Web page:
Mai Mahiu area is a sleepy truck stop town located along the Nairobi – Naivasha road, using the Longonot route at the bottom of the escarpment. It’s a quiet and rather dry area, being on the leeward side of the mountain, Mt Longonot. We have a family farm around that area, seven kilometres away from Mai Mahiu town, towards Naivasha. The area’s soil is quite loose and easily washed away during heavy rain.
This means that the area is crisscrossed with large gullies that also act as seasonal rivers during the rainy season.
What happens when it rains is that the loose soil at the bottom of these gullies gets washed away, and depending on where the water finally stops, there will be quite some soil deposit at the end of it.
This is where the whole crux of the problem begins in our area. There are quite a few people there who engage in illegal sand harvesting. The involved parties come with trucks and young men, drive the trucks to the bottom of the gullies and dig up the sand, loading onto their lorries and driving off. The issue here is that they dig up the sand from anywhere, without thinking about the erosion that comes after.
When the sand starts to run out, they start to scope the bottom of the gullies and just dig up anywhere. Where the gully passes through is close to people’s lands. Some land is actually being eaten by the constant growth and erosion of the gullies. Any attempt to stop or dissuade the illegal sand harvesters from continuing this practice is either met with no response or sometimes even violence.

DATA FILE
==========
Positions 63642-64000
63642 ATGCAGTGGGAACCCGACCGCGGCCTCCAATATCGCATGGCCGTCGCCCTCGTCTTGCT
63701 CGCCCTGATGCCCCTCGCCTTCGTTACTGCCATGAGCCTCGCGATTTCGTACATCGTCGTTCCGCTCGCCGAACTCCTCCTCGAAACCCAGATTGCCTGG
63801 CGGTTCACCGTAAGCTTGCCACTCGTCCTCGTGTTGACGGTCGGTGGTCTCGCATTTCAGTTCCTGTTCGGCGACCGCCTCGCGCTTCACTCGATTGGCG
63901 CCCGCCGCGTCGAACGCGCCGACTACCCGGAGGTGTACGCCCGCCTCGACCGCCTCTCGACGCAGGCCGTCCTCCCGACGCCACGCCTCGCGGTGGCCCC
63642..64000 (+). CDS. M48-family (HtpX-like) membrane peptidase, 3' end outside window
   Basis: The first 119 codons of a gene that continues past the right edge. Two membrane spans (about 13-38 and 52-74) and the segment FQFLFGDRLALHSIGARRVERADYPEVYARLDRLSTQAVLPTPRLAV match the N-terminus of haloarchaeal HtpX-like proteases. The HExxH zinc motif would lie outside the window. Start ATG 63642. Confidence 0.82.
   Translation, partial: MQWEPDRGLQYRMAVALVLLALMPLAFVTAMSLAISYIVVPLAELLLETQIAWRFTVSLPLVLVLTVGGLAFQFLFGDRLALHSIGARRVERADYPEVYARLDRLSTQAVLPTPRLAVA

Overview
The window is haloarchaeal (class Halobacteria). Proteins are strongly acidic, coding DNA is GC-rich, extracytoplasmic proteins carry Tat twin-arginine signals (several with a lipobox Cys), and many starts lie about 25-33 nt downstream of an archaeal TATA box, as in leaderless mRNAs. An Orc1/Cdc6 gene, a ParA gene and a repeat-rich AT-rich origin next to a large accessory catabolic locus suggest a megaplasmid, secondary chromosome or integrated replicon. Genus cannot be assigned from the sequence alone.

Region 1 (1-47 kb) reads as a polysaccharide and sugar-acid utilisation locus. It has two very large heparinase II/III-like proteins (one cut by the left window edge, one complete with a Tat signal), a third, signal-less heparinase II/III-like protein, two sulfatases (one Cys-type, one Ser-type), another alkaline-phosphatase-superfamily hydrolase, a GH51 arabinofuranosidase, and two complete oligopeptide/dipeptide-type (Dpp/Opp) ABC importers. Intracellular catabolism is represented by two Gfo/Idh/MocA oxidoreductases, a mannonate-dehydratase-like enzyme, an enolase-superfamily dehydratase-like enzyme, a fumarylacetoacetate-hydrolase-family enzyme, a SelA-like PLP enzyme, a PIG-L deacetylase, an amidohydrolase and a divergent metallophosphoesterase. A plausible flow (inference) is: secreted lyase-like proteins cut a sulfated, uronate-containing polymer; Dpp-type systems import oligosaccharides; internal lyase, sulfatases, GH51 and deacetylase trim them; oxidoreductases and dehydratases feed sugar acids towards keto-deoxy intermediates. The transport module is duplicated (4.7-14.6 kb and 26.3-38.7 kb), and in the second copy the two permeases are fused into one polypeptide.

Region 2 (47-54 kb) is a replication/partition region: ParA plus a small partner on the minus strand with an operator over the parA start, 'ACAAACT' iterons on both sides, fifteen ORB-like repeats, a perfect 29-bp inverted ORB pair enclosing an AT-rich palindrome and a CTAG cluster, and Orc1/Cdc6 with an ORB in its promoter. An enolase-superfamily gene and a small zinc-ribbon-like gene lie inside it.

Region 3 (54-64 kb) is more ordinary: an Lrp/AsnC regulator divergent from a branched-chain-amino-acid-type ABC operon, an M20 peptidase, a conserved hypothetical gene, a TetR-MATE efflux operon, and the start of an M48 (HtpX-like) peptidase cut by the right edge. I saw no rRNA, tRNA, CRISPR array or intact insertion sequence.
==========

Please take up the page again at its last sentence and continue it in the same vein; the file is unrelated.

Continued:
The heavy lorries that transport the sand destroy the murram road used in this area; the people involved seldom fix the road unless it becomes impassable. During heavy rains, the gullies become very dangerous to humans and animals because they can slip and fall into the flowing water since not all crossings over the gulleys have bridges over them. A few area residents have died in this manner.
The local area residents are trying their best to combat the growth of these gullies by preventing further digging. I believe that more can be done to mitigate the gully erosion, if not stopping their growth completely. The people responsible need to install gubbions on the sides of the gulleys to prevent more soil erosion during heavy rains. They also need to build bridges over the road crossings to ensure the safety of the people crossing during heavy rains is guaranteed. Finally community education on the causes of soil erosion, and how to deal with them should be conducted.
My hope is to not only stop this practice, but to also get the gubbions built into these gullies to prevent any further destruction of the land and getting closer and closer to houses on the lands affected by the gullies.